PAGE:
"Gilgamesh, what you seek you will never find. For when the Gods created Man they let death be his lot, eternal life they withheld"
I have to admit that I like collection games. I like sidequests, too. But often there's a tension in the narrative that makes these sorts of activities a bit absurd.
My best personal example was when I remember Cloud of Final Fantasy VII traversing the main map with a huge, fiery comet looming overhead. All tension broke for me when I realized that yes, this comet would NEVER fall until I decided it would.
Yet I wasn't willing to play the whole game over again just to go pick up every little thing, so I let it hang there. The tension now was between my desire to let the logic of the world and story, which seemed palatable before, continue, and the tension of the game, which suggested a lot of content created by hard-working designers lay undiscovered.
That old saw about games giving us choices was asking me to choose between the story it had been building, and the loot and secrets it had been taunting me with, as though they were mutually exclusive.
In a recent conversation with an internet friend I figured there might be a way around it, but it would take a bit of a leap in terms of what we expect a game to give us.
What I'm suggesting is that the ending is the ending of the character. Imagine that the comet, for example, could not be stopped. Or that that giving up and going home meant death; that what you're doing with all these little quests is keeping yourself alive a little longer. Trying to collect that last thing, helping out yet another person, was a way to prolong the inevitable. That way the tension is a lot more familiar: it's what old Gilgamesh fought against, it's what most of us want to avoid for as long as it seems sensible. The ending for us as individuals is a sad one, whether or not you believe in an afterlife.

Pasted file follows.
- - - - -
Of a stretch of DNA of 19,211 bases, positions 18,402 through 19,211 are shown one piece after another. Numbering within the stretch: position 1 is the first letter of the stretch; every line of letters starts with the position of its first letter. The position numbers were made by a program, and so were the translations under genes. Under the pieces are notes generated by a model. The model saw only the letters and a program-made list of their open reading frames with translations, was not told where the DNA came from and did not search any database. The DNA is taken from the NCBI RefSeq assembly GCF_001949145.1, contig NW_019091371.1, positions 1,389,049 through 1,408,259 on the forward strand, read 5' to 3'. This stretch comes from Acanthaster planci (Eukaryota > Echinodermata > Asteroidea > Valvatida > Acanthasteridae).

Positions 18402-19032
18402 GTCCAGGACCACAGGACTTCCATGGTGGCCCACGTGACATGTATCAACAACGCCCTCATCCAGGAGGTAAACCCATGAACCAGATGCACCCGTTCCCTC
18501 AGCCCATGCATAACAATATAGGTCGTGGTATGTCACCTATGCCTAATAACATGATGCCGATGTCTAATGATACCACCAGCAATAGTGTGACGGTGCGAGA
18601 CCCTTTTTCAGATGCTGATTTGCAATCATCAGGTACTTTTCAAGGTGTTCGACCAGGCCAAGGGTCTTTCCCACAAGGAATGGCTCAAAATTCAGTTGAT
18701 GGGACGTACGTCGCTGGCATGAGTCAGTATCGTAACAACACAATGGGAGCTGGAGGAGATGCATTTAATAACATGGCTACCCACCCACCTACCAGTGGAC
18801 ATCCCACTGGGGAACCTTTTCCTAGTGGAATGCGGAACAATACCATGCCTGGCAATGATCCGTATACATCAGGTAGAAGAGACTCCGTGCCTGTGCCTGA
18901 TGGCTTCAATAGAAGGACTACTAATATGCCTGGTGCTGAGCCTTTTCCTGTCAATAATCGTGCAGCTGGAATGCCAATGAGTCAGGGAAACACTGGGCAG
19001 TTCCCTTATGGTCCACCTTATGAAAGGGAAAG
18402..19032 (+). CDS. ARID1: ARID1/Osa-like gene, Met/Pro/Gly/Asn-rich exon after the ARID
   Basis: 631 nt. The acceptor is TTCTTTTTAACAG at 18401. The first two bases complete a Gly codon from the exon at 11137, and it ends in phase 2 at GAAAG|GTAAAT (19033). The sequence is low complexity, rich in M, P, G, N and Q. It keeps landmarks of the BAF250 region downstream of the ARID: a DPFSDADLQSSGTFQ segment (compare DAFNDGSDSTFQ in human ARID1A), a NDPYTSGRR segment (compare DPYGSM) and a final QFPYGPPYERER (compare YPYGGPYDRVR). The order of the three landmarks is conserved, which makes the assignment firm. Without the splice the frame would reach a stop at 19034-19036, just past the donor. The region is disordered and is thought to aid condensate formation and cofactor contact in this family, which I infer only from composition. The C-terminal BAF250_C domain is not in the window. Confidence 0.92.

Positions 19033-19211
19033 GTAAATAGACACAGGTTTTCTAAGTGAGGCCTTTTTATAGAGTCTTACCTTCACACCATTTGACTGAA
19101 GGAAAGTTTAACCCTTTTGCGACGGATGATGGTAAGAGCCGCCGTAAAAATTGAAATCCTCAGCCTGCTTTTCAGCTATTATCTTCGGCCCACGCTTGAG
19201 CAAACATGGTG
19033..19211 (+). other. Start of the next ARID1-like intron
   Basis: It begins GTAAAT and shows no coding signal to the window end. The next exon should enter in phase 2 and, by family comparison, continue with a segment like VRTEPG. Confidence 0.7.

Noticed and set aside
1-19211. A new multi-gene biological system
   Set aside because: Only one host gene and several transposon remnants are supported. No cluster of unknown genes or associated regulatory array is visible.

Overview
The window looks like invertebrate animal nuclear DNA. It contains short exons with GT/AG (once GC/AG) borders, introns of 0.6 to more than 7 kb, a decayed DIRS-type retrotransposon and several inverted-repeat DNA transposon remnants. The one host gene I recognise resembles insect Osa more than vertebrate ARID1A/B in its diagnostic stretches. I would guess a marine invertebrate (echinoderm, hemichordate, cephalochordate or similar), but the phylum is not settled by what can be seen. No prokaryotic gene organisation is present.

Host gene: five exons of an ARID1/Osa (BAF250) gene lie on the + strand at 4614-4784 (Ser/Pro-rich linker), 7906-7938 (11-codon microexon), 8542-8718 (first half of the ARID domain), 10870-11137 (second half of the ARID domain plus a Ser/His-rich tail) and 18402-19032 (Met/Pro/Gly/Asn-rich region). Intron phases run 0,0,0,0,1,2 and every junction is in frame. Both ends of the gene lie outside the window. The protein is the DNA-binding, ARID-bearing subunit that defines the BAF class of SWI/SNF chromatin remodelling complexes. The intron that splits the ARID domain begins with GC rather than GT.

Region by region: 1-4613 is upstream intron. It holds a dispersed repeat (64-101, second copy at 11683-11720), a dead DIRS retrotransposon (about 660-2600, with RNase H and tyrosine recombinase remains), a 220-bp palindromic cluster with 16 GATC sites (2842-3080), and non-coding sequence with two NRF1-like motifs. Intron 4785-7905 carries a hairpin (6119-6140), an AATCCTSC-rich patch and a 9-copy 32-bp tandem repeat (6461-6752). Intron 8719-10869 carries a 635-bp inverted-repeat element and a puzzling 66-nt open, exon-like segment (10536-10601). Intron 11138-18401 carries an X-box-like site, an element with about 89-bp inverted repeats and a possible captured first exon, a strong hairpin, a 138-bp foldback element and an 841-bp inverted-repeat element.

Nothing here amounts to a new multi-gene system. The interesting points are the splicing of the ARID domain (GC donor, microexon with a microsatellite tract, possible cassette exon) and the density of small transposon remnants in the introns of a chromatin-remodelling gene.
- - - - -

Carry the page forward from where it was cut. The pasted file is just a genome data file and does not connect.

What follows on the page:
This goes against the desire for a perfect ending
that too many high profile games think is necessary for a multi-ending experience, but I think it automatically gains narrative weight in a way that stereotypical fairytale endings are incapable of doing.
In other words, it's time, finally, to revisit the central themes of the story of Gilgamesh, the ultimate collection of side quests. Whatever the distraction is, whether it's collection or busy work, as long as it's worthwhile, we'll want to do it anyway. Just let the ending be our stamp on it, the culmination of our choices, but it's also necessarily us resigning to the fate that was given us from the outset. You could even say that if you take so long to perfect everything, you may get credit for perfection, but in all that time you wind up leaving other things and people behind in your quest for the last item. How powerful that could potentially be!
Game music loops. Typing this right now I'm listening to the original soundtrack for Final Fantasy VII, one of my faves, and if the track didn't fade into silence, it could effectively loop forever. It's because games have the potential to be patient, willing to wait for us to grow tired of an area and push on. Why not capitalize on that, rather than create absurd tension, pretending the comet of the story and the sidequest of the gameplay have to be at odds?
It's all about the journey. read